JayceLand's Endorsement for Mayor: Alex White

On Tuesday, March 29, the City of Rochester will hold a special election for interim mayor. Although the election defies the City Charter (which directly specifies that the Council appoint an interim mayor), it appears that the election will take place and the results of that election will be supported over the Council's transgression — at least until the next election cycle.

On the ballot are Alex White, Bill Johnson, and Tom Richards along with an active write-in candidate Ann C. Lewis. I wrote about the candidates at the Gleason Works debate, and had a chance to hear them discuss issues on March 14 at St. Anne Church (1600 Mt. Hope Ave.) where they reinforced my original report.  As I see it, there are several challenges the City of Rochester faces that the mayor should be addressing.

First, the City needs to innovate to survive. While it is important to examine other cities' successes, copying those plans simply sets us back at least a couple (if not ten) years, for those cities plans germinated long ago. We need a mayor who knows Rochester and how to leverage its strengths and repair its weaknesses. We also need to examine the reality of the coming major economic disruptions: ever-increasing fuel costs and the related dwindling supply, changes in the balance of power in global economics, and environmental attacks on our generous and clean water supply.

Next, the City also needs to abandon the harmful practices of the past. First is to stop using public money for private projects, avoid the ulterior motives of developers' "suggestions", and (as I explained earlier) to stop affecting the assessment of business risk (that is, to stop paying for part of a private project to "sweeten the deal" for a potential business). Nearly all of the past boondoggles could have been avoided by following those practices. Second is to equalize the tax base so small businesses can compete with big ones: as it stands now, big businesses are strongly favored for tax breaks and public money leading to a proliferation of unsustainable monoliths (that is, unsustainable if they had to pay full taxes like small businesses do).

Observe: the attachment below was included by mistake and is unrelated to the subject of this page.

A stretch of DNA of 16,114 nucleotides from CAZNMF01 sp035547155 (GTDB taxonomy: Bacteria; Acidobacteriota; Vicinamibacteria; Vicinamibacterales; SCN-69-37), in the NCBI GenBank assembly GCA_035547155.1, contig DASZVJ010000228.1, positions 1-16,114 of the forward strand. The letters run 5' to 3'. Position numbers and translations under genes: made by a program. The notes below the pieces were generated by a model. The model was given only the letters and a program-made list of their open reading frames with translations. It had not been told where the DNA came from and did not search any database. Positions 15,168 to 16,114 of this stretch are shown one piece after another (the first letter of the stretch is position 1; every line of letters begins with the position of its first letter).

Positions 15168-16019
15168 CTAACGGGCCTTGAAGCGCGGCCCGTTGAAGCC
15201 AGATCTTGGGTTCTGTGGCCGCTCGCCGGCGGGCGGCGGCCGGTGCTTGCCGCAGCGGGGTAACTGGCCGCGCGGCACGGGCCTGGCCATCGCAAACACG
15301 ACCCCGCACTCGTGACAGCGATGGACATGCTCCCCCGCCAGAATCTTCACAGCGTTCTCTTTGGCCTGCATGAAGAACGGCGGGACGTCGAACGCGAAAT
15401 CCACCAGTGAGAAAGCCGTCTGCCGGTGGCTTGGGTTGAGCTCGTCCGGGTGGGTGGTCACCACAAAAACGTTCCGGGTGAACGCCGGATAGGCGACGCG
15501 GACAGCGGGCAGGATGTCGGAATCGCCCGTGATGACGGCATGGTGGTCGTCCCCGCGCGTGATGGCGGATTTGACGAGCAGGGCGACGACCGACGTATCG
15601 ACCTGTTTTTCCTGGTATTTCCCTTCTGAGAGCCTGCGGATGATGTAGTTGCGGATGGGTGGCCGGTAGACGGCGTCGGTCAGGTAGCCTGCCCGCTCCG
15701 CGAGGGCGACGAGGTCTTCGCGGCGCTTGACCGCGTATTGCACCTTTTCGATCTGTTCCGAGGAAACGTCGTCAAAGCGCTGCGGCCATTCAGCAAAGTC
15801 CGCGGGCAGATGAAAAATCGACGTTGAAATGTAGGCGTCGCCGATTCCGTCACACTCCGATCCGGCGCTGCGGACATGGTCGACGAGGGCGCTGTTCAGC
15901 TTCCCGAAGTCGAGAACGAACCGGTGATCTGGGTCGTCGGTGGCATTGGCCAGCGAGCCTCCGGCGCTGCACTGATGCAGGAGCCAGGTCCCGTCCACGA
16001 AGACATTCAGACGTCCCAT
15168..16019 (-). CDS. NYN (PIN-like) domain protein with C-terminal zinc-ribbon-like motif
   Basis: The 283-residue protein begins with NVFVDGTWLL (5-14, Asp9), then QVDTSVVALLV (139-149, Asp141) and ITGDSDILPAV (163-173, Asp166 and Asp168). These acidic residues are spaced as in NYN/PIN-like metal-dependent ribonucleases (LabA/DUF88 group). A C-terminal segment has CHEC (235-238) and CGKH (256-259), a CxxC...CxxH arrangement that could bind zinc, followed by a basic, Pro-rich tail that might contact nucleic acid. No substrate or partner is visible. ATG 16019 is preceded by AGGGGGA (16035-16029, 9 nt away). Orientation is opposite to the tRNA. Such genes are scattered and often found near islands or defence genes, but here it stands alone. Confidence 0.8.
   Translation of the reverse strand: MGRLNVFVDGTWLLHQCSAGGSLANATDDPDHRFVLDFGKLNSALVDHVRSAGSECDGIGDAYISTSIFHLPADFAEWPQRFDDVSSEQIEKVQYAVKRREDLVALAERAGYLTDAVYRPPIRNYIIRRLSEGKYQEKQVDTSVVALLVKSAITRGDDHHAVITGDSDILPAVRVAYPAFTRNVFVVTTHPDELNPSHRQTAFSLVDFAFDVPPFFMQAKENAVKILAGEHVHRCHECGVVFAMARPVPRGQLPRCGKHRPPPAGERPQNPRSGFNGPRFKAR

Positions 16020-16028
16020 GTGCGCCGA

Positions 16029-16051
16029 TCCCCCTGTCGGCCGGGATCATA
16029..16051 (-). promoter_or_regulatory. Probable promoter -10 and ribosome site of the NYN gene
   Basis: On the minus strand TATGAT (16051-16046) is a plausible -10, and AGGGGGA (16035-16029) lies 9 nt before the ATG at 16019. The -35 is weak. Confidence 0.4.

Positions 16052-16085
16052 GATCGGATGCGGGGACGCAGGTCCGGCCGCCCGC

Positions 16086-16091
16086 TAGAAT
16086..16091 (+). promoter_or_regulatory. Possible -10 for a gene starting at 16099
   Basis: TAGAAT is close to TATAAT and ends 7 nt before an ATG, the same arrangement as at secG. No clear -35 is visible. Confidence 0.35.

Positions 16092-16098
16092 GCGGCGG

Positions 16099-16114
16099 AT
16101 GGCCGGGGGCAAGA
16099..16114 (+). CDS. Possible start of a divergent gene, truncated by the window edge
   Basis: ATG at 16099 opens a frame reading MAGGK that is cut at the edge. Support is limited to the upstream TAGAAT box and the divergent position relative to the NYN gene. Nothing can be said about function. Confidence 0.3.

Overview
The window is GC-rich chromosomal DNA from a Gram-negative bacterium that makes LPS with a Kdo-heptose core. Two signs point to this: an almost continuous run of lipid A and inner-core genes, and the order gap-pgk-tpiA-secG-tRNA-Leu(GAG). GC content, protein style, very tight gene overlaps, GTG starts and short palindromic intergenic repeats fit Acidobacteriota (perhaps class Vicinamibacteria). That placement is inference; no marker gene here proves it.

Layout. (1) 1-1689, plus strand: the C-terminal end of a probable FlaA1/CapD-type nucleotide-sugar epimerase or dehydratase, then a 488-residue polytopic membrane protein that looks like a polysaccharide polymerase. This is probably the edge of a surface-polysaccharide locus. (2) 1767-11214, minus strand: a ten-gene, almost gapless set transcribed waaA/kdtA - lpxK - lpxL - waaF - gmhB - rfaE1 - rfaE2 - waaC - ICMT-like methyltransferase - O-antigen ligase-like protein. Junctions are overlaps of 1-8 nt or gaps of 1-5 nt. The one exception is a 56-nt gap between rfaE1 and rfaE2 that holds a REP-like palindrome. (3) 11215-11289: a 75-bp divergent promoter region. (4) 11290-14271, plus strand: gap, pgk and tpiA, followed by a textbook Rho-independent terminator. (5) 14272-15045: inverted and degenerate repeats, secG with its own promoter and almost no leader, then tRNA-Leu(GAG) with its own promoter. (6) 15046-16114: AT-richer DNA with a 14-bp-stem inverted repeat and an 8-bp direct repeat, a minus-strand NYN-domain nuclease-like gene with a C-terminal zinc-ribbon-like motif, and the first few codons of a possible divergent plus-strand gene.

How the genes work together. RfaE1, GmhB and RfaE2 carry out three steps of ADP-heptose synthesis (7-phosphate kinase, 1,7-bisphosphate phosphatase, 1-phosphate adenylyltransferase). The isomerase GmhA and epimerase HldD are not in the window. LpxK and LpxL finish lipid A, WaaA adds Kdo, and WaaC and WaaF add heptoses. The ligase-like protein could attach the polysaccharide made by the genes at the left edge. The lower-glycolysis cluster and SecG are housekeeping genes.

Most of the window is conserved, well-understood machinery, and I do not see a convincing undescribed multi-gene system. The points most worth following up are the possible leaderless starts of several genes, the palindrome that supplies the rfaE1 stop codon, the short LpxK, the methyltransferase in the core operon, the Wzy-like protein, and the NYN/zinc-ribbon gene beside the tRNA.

Finally, the City must address the crippling poverty. This is the cause of numerous problems in Rochester, including the troubled school system. Poor planning on the City's part to mitigate it has resulted in an explosion of police presence — a desperate last-ditch effort to effectively imprison the "problem".

Alex White is a small business owner with tremendous skills in long-term strategic analysis. He has demonstrated that he understands all these problems, has directly acknowledged them, and has provided potential solutions. His innovative solutions are rooted in modest changes on the governmental front (such as more flexible zoning), proper public-works projects (such as inexpensive electricity through a municipal power company), forward thinking (such as making the city more walkable to phase-out the need for constant car use), and using regional resources to our advantage (providing support for college graduates to innovate with new, in-city small businesses). He is not foolhardy with money and has short-term plans to patch budget shortfalls while understanding that it is necessary and efficient for the city to collect taxes and provide certain kinds of services.  He is the best candidate for mayour.

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Grumbling About the Eastman House

As regular readers know, I am often compelled to rant vociferously on one inane topic or another — particularly if there are other, more productive ways to address my grievances. This time it's the Café at George Eastman House (900 East Ave.) — and in two parts.

First, why the absence of regional treats? The inventory of the refrigerated case was recently changed to exclude Saranac or Stewart's soft drinks, end even the milk is inexplicably not from Byrne dairy, Pittsford Dairy, nor even Upstate Farms. Heck, The Little (240 East Ave.) offers treats from both Stever's Candies, Inc. (623 Park Ave.) and The Nut House (1520 Monroe Ave.) — a welcome respite from the chemical sludge inside colorful corporate wrappers. At least the gelato comes from The Royal Café (15 North Main St., Fairport) and the cookies are baked in-house (and, if I recall correctly, locally made as well).